A total of twenty four healthy Asian male subjects aged between 18 to 41 years with BMI in the range of 18.10 to 25.09 Kg/m2 were enrolled in the study, out of which twenty three subjects completed both the periods of the study. Hence, the final evaluation was carried out with data of twenty three subjects. The detailed demographic profiles of enrolled subjects are presented in Table 1.
|Parameters||Age (Years)||Height (cm)||Weight (kg)||BMI (kg/m2)|
|SD is standard deviation, min is minimum value, max is maximum value, N=total no. of volunteers enrolled for the study|
Table 1: Overall demographic profiles of enrolled subjects (n=24)
The Mean plasma concentration-time profile for test and reference product of venlafaxine on linear and semilog scale is shown in fig. 1.
The pharmacokinetic parameter of venlafaxine is given in Table 2. The mean±SD Cmax for test and reference product was 139.961±42.432 ng/ml and 129.7224±43.06998 ng/ml, respectively. The mean AUC0-t±SD for test product was 2590.307±1146.010 (h.ng/ml) and for reference product was 2291.412±1036.414 (h.ng/ml). The mean±SD half life (t1/2) for test and reference product was 7.5599 h and 7.8143 h, respectively. The median time to reach maximum plasma concentration was 8 h for test product and 7 h for reference product. The mean AUC% extrapolation was 2.5233 and 2.7762 for test and reference, respectively.
|%CV is percentage co-efficient of variation, N=Total no. of volunteers completed the study and analysed|
Table 2: Pharmacokinetic Parameters Of Venlafaxine (N=23)
The bioequivalence assessment was done with 23 subjects who completed the study. Ratio analysis of untransformed and difference of log transformed primary pharmacokinetic parameters [Cmax, AUC0-t and AUC0-inf] for test and reference formulation were calculated for venlafaxine. The percentage geometric least square mean (LSM) ratio of test and reference values was expressed as point estimates of relative bioavailability. The Geometric LSM ratio and 90% confidence interval of venlafaxine are presented in Table 3.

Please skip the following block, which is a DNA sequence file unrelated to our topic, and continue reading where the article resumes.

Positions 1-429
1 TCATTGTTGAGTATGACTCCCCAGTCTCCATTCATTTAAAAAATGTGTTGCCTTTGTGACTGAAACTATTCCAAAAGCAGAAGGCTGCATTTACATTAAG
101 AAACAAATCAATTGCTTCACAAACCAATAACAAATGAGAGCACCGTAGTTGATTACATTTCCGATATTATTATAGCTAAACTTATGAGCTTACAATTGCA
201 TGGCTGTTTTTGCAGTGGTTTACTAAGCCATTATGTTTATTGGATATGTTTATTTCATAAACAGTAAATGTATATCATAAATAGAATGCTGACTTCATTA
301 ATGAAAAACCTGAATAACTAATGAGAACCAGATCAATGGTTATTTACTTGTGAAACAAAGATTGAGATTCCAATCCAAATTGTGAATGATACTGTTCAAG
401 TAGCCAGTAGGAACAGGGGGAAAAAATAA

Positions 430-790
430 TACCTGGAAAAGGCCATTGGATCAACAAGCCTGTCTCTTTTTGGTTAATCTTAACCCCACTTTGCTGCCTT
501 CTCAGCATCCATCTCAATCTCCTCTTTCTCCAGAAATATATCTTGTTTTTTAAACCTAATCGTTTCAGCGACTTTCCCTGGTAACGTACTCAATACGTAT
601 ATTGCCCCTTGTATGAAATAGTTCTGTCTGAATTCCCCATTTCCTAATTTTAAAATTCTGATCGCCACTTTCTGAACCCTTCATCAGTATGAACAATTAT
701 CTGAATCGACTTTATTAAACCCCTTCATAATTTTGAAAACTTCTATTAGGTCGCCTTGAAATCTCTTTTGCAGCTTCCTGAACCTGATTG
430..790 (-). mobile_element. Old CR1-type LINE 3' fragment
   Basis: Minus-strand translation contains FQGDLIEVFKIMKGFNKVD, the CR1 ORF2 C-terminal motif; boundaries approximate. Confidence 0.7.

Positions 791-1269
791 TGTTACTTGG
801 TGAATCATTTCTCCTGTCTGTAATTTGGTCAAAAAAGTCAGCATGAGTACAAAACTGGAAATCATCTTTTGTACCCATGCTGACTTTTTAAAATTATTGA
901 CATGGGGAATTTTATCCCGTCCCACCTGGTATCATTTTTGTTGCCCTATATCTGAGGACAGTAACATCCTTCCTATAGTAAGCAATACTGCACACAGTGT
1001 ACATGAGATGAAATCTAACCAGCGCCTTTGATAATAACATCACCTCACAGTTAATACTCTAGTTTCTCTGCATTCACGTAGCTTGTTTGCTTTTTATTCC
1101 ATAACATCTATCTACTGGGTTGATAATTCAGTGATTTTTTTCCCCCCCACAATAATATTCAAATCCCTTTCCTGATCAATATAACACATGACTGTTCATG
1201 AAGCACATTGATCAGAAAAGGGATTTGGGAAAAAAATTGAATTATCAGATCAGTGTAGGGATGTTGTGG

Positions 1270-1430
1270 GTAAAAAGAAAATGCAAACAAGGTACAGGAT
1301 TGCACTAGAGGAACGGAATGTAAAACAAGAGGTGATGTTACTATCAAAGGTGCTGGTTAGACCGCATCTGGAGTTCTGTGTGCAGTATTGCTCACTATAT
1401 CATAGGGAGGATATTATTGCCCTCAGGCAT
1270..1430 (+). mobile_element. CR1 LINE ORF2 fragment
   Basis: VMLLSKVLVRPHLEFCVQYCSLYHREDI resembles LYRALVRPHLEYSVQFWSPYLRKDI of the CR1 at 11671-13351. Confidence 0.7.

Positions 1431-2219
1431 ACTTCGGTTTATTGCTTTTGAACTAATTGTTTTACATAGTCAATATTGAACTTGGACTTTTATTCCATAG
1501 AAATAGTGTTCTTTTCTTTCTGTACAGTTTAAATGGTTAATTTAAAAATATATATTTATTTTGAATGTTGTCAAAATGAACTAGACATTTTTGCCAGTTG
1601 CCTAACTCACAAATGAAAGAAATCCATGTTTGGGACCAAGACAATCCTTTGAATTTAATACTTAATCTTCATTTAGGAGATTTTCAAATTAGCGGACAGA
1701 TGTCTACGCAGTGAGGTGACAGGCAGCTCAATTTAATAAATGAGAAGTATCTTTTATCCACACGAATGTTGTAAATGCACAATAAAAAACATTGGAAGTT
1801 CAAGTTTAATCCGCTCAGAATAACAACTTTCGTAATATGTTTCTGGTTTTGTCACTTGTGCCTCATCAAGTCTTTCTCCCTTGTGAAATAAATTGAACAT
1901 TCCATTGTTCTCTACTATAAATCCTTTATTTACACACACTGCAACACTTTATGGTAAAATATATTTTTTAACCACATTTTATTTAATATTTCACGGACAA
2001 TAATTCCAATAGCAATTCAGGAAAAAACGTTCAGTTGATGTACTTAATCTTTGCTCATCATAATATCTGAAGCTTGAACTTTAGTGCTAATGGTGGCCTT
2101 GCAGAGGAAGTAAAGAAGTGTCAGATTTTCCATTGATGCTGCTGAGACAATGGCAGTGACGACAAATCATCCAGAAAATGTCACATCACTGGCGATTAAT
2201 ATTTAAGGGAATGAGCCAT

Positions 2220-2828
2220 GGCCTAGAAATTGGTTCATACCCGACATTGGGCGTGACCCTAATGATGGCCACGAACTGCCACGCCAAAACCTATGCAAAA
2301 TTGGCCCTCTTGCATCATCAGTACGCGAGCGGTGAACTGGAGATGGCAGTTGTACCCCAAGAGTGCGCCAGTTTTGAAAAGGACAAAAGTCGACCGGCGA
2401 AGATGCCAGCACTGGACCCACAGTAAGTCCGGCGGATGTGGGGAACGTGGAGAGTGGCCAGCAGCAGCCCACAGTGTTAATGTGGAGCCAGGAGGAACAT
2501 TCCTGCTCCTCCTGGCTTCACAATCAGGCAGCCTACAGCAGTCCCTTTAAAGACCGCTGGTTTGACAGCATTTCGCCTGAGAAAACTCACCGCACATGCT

|PK parameters||90% confidence||Geometric LSM|
|[N=23]||interval||Ratio % (Test/|
|Ln(Cmax)||101.38 to 115.10||108.03|
|Ln(AUC0-inf)||105.82 to 119.44||112.42|
Table 3: Geometric least squares mean (lsm) ratio and 90% confidence interval for Venlafaxine
Average bioequivalence was evaluated based on the 90% CI for the intra-individual mean ratio of logtransformed Cmax, AUC0-t and AUC0-inf of the test to the reference formulation. The 90% confidence interval for venlafaxine log transformed Cmax, AUC0-t and AUC0-inf was 101.38 to 115.10 with a ratio of 108.03%, 106.07 to 119.78 with a ratio of 112.72% and 105.82 to 119.44 with a ratio of 112.42% respectively. Hence, all pharmacokinetic parameters are within the accepted bioequivalence range 80.00-125.00% for Cmax, AUC0-t and AUC0-inf of venlafaxine.
The log-transformed pharmacokinetic parameters Cmax, AUC0-t and AUC0-inf of venlafaxine were subjected to analysis of variance (ANOVA) with the main effects of sequence, formulation and period at 5% level of significance (Table 4).
|PK Parameters||ANOVA results probability (P)-value|
|ANOVA is analysis of variance|
Table 4: Anova Results Of Venlafaxine
There were no serious adverse events reported in this study. Total 24 subjects were included in safety evaluations who were dosed at least once. Out of twenty four subjects dosed in both the periods, two adverse events (nausea and vomiting) were reported following the administration of test drug. Both the adverse events were mild in nature and resolved completely without any medication. There were no significant changes in pre-study and post-study laboratory evaluation in any of the volunteers.
The FDA defines bioequivalence as the absence of a significant difference in the rate and extent to which the active ingredient or active moiety in pharmaceutical equivalents or pharmaceutical alternatives becomes available at the site of drug action when administered at the same molar dose under similar conditions in an appropriately designed study. To meet the regulatory criterion for bioequivalence, the 90% CIs for the ratio of the geometric LSM of Cmax, AUC0-t, and AUC0-inf between products should fall within the confidence-interval from 80.00 to 125.00% [14,15].
The reference formulation, Effexor XR® is launched in USA since 2007 by Wyeth Pharmaceuticals Inc., USA. It is recommended by the innovator that Effexor XR® capsule should be swallowed whole with fluid and not divided, crushed, chewed, or placed in water. Alternatively, it may be administered by carefully opening the capsule and sprinkling the entire contents on a spoonful of applesauce . To provide such similar method of administration for test formulation, it is necessary to show both test and reference formulations are bioequivalent when administered with applesauce.
Although several studies have been published about venlafaxine pharmacokinetics, none of the published studies focused on the proof of bioequivalence between two products under similar administration method.
This present research work was planned and conducted as a non-blinded, randomized, single dose two-period, two-treatment, crossover bioequivalence study under fed conditions in healthy male subjects. Only male volunteers were enrolled to have a homogeneous population group. Prior consent was obtained from all subjects who participated in the study.